Key Features:

  • 4.5in screen with 768 x 1280 resolution, 332 pixels per inch
  • Dual-core 1.5GHz processor with 1GB RAM
  • 8-megapixel camera with optical image stabilisation
  • Windows Phone 8
  • Price: £480 SIM-free

Nokia Lumia 925: Introduction

Just seven months after Nokia's Lumia 920 flagship went on sale, the 925 has arrived with a slimmer, lighter aluminium design, the same 4.5in display and dual-core processor, and a slightly improved 8-megapixel camera with optical image stabilisation.

Nokia Lumia 925: Look and Feel

The Lumia 925 looks just like the 920 from the front, but from any other angle it's clear to see the changes Nokia has made to create a smartphone that is slimmer, sleeker and far more pocket-friendly than the heavy and bulky Lumia 920.

All four edges of the 925 are finished in an aluminium trim, with a black line at each corner marking where the phone's antennas are - similar to the iPhone 4 and 4S.

Nokia Lumia 925

The right edge houses three aluminium buttons - volume rocker, screen lock and a two-stage camera shutter - while the left and bottom edges are completely blank, and at the top there's a micro SIM card tray, headphone jack and microUSB port.

Nokia has finished the non-removable rear cover in matt white plastic which feels similar to the HTC Windows Phone 8X and 8S. This cover raises slightly around the phone's camera, above which sits a dual-LED flash. Below the Nokias logo are three metal dots which hook up to wireless charging cases sold separately, and finally a loudspeaker sits at the bottom.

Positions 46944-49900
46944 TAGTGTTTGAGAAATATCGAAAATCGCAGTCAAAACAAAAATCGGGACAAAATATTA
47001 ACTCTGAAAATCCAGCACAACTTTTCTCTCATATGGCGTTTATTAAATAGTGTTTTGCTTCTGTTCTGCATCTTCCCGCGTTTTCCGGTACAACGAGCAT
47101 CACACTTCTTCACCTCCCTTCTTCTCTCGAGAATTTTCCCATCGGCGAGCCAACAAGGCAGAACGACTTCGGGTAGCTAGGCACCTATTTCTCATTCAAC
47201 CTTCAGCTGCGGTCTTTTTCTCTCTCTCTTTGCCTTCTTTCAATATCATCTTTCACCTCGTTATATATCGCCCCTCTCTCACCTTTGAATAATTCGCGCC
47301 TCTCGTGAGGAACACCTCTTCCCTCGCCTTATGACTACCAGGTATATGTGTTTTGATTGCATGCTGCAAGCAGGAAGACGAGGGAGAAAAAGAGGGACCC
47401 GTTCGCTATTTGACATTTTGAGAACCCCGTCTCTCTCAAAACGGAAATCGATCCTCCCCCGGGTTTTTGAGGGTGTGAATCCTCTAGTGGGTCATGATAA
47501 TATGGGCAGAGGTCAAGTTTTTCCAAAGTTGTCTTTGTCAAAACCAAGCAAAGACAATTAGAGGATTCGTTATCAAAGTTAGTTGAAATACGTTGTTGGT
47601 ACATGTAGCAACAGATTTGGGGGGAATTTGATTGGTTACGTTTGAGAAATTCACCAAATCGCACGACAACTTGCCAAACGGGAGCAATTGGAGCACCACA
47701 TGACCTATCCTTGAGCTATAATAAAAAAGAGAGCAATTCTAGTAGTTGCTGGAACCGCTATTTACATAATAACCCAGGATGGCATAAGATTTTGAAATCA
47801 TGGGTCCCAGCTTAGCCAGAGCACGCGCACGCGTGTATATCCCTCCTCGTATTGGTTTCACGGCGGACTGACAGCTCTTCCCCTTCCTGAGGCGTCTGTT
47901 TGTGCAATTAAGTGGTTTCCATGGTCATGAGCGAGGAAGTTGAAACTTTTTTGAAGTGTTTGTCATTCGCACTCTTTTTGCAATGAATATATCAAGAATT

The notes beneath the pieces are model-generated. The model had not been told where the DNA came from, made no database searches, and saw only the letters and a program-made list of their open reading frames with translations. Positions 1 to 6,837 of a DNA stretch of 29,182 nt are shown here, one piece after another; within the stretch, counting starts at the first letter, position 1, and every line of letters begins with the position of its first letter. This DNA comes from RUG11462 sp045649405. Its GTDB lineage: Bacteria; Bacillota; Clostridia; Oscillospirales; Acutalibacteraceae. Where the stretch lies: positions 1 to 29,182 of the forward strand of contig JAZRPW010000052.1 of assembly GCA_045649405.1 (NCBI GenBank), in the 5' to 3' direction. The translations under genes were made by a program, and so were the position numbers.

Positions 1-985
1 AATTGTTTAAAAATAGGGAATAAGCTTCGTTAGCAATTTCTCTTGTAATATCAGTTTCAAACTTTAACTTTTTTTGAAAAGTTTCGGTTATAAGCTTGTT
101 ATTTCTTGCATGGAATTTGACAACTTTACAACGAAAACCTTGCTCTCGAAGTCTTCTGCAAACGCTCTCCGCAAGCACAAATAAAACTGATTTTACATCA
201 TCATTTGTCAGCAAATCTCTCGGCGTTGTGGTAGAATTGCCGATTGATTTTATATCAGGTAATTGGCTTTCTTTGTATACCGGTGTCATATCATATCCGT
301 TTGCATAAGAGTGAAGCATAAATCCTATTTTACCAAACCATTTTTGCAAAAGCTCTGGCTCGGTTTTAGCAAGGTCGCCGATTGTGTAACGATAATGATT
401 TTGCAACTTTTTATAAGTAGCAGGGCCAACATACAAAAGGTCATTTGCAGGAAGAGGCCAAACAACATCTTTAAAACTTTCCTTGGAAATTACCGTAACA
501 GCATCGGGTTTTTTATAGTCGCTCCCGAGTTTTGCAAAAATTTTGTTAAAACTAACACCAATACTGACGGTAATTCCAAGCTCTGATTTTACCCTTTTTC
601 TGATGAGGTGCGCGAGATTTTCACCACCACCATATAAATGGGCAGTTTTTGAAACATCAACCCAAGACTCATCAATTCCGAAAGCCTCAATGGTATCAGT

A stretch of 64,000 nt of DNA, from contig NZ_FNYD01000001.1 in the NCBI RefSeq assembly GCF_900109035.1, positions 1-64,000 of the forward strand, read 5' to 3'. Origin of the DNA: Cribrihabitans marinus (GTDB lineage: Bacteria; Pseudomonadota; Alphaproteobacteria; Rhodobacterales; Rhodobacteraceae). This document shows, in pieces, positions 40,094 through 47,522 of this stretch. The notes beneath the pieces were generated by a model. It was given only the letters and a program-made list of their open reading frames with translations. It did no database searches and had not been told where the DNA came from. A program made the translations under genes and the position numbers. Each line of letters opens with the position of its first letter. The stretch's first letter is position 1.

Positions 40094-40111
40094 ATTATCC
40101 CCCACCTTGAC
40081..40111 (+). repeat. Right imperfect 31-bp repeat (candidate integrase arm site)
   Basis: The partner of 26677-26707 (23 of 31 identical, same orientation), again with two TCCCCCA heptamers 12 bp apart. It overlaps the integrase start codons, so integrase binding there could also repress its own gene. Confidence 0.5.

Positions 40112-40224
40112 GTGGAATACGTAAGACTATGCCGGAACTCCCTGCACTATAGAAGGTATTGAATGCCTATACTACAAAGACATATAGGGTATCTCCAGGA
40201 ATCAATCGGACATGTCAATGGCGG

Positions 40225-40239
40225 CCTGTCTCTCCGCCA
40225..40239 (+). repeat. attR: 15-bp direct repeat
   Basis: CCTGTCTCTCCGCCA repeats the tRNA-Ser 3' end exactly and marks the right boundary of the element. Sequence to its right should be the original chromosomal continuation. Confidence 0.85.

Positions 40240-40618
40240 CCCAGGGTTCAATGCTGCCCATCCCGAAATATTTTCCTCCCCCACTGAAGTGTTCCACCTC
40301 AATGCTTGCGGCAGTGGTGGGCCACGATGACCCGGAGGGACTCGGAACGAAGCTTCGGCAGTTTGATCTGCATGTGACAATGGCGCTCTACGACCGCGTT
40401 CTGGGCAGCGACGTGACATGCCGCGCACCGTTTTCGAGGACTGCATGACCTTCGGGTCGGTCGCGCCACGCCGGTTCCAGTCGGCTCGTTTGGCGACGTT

Compared to the 10.7mm thick, 185g Lumia 920, the newer 925 measures 8.5mm thick and weighs 139g, both of which make a huge difference to how the phone feels, although I found the rounded edges prone to slipping out of my hand more than the chiseled iPhone 5 and HTC One.

Nokia Lumia 925

Overall, this feels like the flagship Lumia that the tank-like 920 should have been. The 925 is attractive, slim and incredibly well built with absolutely no flex or give under pressure.

Nokia Lumia 925: Operating System and Performance

No matter how good the hardware, Nokia will always be at the mercy of Microsoft and its Windows Phone 8 operating system. Since launching in October 2012, WP8 has improved and the once-embarrassing lack of quality applications is now a minor inconvenience, but that still doesn't stop the software being the weakest part of this phone.

I praise Microsoft for trying something different with Windows Phone with its bold, bright tiled interface, but eight months have passed and it still doesn't have a notification centre, unified inbox, or quick access to turning features like Bluetooth on or off, and although less of a problem now, apps like Instagram are still missing.

Nokia Lumia 925

The Lumia 925's dual-core 1.5GHz processor and 1GB of RAM have no problem with running the operating system - everything is as responsive as you'd expect from a £500 smartphone - but quad-core rivals with more memory make the phone seem a generation older than it really is, at least on paper.

And although the 925's processor is capable, it's held back back Windows Phone 8's problems. Seeing the dreaded 'resuming...' screen when opening an application is unacceptable and a problem seen across the entire WP8 range.

Thankfully, Nokia's bundled software goes some way to improving the Windows experience. City Lens, Here Maps, Drive+ Beta and Transit are all included, as is Nokia Music, Care and Smart Cam.

Inside, there's 4G, Wi-Fi, Bluetooth 3.0 with ASDP for streaming music to wireless speakers and headphones, and NFC for making contactless payments.

Nokia Lumia 925

Unfortunately, the phone's 2,000mAh battery is not removeable, and although the 925 will get through a full day of average use, I found it needed a top-up before the end of the second afternoon.

Charging each night will solve this, but far worse is the 925's lack of storage. There's just 16GB (around 12GB available to the user) and Nokia has taken the bizarre decision to not include a microSD card slot, so this cannot be increased.

For more on Windows Phone 8, you can read our full review here.

Nokia Lumia 925: Display

Nokia has installed exactly the same 4.5in display as we saw on the Lumia 920 late last year. Although an upgrade to full HD would have been welcome, the screen is still excellent and doesn't feel like it's a generation old.

Nokia Lumia 925